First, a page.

Any person with the most basic knowledge of the Cold War will realize that most historical analyses are fixated on the relationship between the United States and the Soviet Union. Most of what it is written is also from a nauseatingly repetitive American, or “Western,” perspectives. However, since the end of the Cold War in the early 1990s, there has been a surge of Western interest in the mysterious “view-from-the-other-side” stories of the “Communist Cold War experience.” In that respect, historian Chen Jian’s Mao’s China and the Cold War is a fresh breakout from the traditional USSR-versus-USA Cold War episodes.
In Mao's China and the Cold War, Chen interprets the course of Sino-American relations between 1945 and 1972 through nine historical cases ranging from the First Indochinese War to the Ping-Pong Diplomacy, using newly accessible sources taken from Chinese archives. These provide some insight into the visions and aspirations of the Chinese leaders of the era and in particular, those of Chairman Mao Zedong. Although these studies are not definitive, they begin to illuminate the reasons for Chinese perceptions and diplomatic behavior during the events presented.
Particularly enlightening is the presentation of Mao’s chief concern for China as a country: how to carry on the “Perpetual Revolution” inside to oppose Western “Imperialism.” These motifs repeat themselves time and time again, from Mao’s decision to intervene in the Korean War in the 1950s to China’s disagreement and subsequent conflict with the Soviet Union. Also apparent is the sheer strength of Mao’s personality and influence – perhaps comparable to (or even greater than) the influence commanded by such individuals as Franklin D. Roosevelt, Adolf Hitler or Josef Stalin. Through all this, Chen makes an interesting point: despite the lack of attention on Chinese policies during the Cold War, China actively pursued – and played – a large role in the Cold War.
According to the author, China occupied a unique position in the Cold War because it was the object of both the affection and hostility of the two major powers. Mao's ultimate goal was to assert China's independence by placing China in a central position in world revolutionary politics. This also emphasizes the dual (even paradoxical) nature of the Chinese Communist Revolution: a movement that was both “Chinese” and “Communist” in nature. In other words, Mao effectively reined the Chinese populace’s nationalist sentiment through decisive and aggressive foreign policy maneuvers, and used it to promote his socialist ideals within. This brings the reader to Chen’s final point; ideology is important to any history of the Cold War.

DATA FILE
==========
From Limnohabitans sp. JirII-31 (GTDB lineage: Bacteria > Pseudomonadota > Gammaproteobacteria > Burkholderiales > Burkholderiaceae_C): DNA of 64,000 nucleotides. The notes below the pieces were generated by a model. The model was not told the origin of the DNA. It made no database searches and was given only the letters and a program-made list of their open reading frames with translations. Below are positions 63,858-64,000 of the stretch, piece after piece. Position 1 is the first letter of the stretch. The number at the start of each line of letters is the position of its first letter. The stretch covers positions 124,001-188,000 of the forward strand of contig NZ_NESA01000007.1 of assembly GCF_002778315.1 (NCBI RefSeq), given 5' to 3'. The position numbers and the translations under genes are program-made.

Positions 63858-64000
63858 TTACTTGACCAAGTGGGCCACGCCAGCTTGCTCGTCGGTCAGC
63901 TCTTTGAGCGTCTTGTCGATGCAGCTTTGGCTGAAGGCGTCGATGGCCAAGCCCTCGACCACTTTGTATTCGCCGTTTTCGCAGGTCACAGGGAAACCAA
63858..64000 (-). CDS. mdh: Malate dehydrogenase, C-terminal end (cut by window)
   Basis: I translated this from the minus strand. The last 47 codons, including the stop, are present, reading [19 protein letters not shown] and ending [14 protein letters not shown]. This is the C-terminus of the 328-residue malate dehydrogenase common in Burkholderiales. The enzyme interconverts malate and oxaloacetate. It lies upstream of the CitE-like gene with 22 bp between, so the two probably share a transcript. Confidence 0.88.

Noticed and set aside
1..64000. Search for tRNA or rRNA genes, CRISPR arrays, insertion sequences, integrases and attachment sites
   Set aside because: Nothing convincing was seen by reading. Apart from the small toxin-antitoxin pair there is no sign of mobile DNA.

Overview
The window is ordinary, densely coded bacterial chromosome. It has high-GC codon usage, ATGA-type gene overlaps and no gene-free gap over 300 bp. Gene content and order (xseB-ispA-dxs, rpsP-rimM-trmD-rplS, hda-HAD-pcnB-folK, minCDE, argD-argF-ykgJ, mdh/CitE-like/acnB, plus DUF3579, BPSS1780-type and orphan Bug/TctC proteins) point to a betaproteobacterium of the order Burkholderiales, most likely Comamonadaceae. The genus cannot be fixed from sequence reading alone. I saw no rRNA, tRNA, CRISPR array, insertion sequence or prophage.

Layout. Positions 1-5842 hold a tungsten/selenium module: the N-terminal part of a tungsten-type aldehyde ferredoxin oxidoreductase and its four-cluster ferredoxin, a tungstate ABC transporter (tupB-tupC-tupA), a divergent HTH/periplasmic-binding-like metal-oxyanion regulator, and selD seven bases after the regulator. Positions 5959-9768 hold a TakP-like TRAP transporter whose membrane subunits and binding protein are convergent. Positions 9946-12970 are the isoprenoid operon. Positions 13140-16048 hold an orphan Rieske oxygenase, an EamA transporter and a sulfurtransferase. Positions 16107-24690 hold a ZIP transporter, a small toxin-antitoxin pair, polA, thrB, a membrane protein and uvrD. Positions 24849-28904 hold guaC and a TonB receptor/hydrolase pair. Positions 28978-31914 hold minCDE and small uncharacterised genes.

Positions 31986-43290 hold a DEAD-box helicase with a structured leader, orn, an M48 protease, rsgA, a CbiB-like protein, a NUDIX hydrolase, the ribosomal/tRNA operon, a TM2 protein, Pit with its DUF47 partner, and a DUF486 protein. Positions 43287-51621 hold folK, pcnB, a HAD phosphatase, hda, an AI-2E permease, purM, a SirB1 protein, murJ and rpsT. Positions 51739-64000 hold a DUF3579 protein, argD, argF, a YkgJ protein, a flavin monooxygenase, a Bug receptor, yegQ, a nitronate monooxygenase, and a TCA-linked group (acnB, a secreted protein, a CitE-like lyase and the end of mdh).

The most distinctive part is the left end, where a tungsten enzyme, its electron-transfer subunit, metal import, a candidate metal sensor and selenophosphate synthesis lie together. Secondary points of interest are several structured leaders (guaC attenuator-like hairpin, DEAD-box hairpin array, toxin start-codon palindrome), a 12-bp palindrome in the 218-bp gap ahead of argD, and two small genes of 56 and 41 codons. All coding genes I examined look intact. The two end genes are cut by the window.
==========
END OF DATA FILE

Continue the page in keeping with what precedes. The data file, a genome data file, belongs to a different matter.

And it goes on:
Mao was successful in many ways; he managed to project China onto the world stage as a major player in many key events. However, despite Mao’s – and China’s - emphasis on domestic mobilization and revolution, the results (culminating with the Great Leap Forward and the Cultural Revolution) were not so successful. Mao’s stated desire to establish China as a fountainhead for universal equality and prosperity did not materialize. Instead, the Chinese Communist Party’s failure to implement its ideology led to a crisis of faith in the early 1970s and the massive Tiananmen protests of 1989.
Although Mao’s legacy is still apparent in modern China, for Chen today’s China is a continuation of this ideological crisis. Though the obliteration of Maoist egalitarianism has resulted in a rich and powerful nation, China is now as far from its revolutionary roots as any Western economy is from “Marxism-Leninism.” Chen is quite brutal in his analysis of modern China: having denied its own revolutionary roots, the Chinese Communist Party has no choice but to emphasize its nationalist claims if it is to strengthen its legitimacy. In an ironic turn of events, today’s China seems to be closer to what the nationalist Chiang Kai-shek envisioned than the one that his opponent Mao so yearned for.